After submitting its EPA registration applications, Willowood informed Repar "that [Willowood] would not be purchasing tebuconazole from Repar in the future" and "entered into subregistration agreements with another registration of the two tebuconazole formulations, thereby circumventing Repar as a supplier of technical tebuconazole." Id. at 6. Repar withdrew its support for Willowood's EPA registration applications; forcing Willowood to refile. Id.

Willowood successfully refiled its EPA registration applications using product chemistry data from another supplier. Id. In its refiled EPA registration applications, Willowood identified its products as WILLOWOOD TEBUCON 45DF and WILLOWOOD TEBUCON 3.6 SC. Id. "Willowood subsequently began using Repar's TEBUCON mark in connection with the sale and distribution of its own tebuconazole products." Id.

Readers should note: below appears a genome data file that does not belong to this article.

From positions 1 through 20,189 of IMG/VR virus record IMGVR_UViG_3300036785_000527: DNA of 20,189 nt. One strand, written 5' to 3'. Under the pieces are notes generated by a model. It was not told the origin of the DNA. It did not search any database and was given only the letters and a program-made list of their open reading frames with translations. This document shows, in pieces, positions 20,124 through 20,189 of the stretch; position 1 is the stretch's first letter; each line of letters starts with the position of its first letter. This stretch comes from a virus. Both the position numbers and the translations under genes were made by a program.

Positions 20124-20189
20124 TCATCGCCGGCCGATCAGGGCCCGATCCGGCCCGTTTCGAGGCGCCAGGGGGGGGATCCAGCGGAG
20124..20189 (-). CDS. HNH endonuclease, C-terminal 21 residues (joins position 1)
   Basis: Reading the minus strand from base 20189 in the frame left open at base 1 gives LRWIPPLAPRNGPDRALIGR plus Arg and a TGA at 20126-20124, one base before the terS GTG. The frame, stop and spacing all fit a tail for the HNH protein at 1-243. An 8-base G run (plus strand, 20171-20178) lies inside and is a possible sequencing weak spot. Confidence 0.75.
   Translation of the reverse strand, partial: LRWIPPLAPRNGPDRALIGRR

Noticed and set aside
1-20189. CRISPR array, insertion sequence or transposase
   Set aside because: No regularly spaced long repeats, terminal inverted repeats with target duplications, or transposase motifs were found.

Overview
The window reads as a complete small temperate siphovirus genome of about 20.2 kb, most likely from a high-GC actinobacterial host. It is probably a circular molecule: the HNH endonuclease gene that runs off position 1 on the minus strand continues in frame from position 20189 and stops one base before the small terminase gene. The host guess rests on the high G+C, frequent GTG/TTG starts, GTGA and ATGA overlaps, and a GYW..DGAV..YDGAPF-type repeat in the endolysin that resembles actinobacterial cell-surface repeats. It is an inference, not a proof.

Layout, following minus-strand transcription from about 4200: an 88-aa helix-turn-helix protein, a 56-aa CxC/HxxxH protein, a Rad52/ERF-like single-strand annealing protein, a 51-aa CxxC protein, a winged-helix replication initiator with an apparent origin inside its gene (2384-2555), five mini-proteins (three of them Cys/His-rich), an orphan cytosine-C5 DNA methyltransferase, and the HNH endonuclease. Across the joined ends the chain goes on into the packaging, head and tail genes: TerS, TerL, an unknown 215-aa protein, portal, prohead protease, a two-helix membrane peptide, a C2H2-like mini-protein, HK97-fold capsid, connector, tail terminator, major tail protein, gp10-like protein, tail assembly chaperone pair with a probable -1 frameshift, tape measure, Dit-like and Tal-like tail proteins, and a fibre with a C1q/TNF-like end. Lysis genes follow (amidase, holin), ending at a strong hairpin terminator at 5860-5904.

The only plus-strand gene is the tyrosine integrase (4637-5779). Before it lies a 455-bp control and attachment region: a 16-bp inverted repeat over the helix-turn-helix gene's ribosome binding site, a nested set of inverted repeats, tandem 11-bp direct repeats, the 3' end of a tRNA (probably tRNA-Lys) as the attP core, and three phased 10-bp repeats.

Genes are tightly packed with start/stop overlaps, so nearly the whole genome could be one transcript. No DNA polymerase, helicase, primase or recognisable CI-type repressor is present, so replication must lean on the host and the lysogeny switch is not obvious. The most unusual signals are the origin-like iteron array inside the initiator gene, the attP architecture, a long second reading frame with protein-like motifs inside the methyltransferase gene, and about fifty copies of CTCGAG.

Repar now seeks damages and injunctive relief under theories of implied-in-fact contract, quasi-contract/unjust enrichment, Federal Trademark Infringement (15 U.S.C. § 1114), and Federal Unfair Competition (15 U.S.C. § 1125(a)). See id. at 9-13.

STANDARD OF REVIEW

This Court must grant summary judgment if there is no genuine issue of material fact and the moving party is entitled to judgment as a matter of law. Fed.R.Civ.P. 56(a). An issue is "genuine" if a reasonable jury could return a verdict in favor of the non-moving party. Phillip Morris, Inc., 395 F.3d 1142, 1146 (9th Cir. 2005) (citing Anderson v. Liberty Lobby, Inc., 477 U.S. 242, 248 (1986)). A fact is "material" if it could affect the outcome of the case. Id. The court reviews evidence and draws inferences in the light most favorable to the non-moving party. Miller v. Glenn Miller Prods., Inc., 454 F.3d 975, 988 (9th Cir. 2006) (quoting Hunt v. Cromartie, 526 U.S. 541, 552 (1999)). When the moving party has met its burden, the nonmoving party must present "specific facts showing that there is a genuine issue for trial. " Matsushita Elec. Indus. Co. v. Zenith Radio Corp., 475 U.S. 574, 586-87 (1986) (quoting Fed.R.Civ.P. 56(e)) (emphasis in original).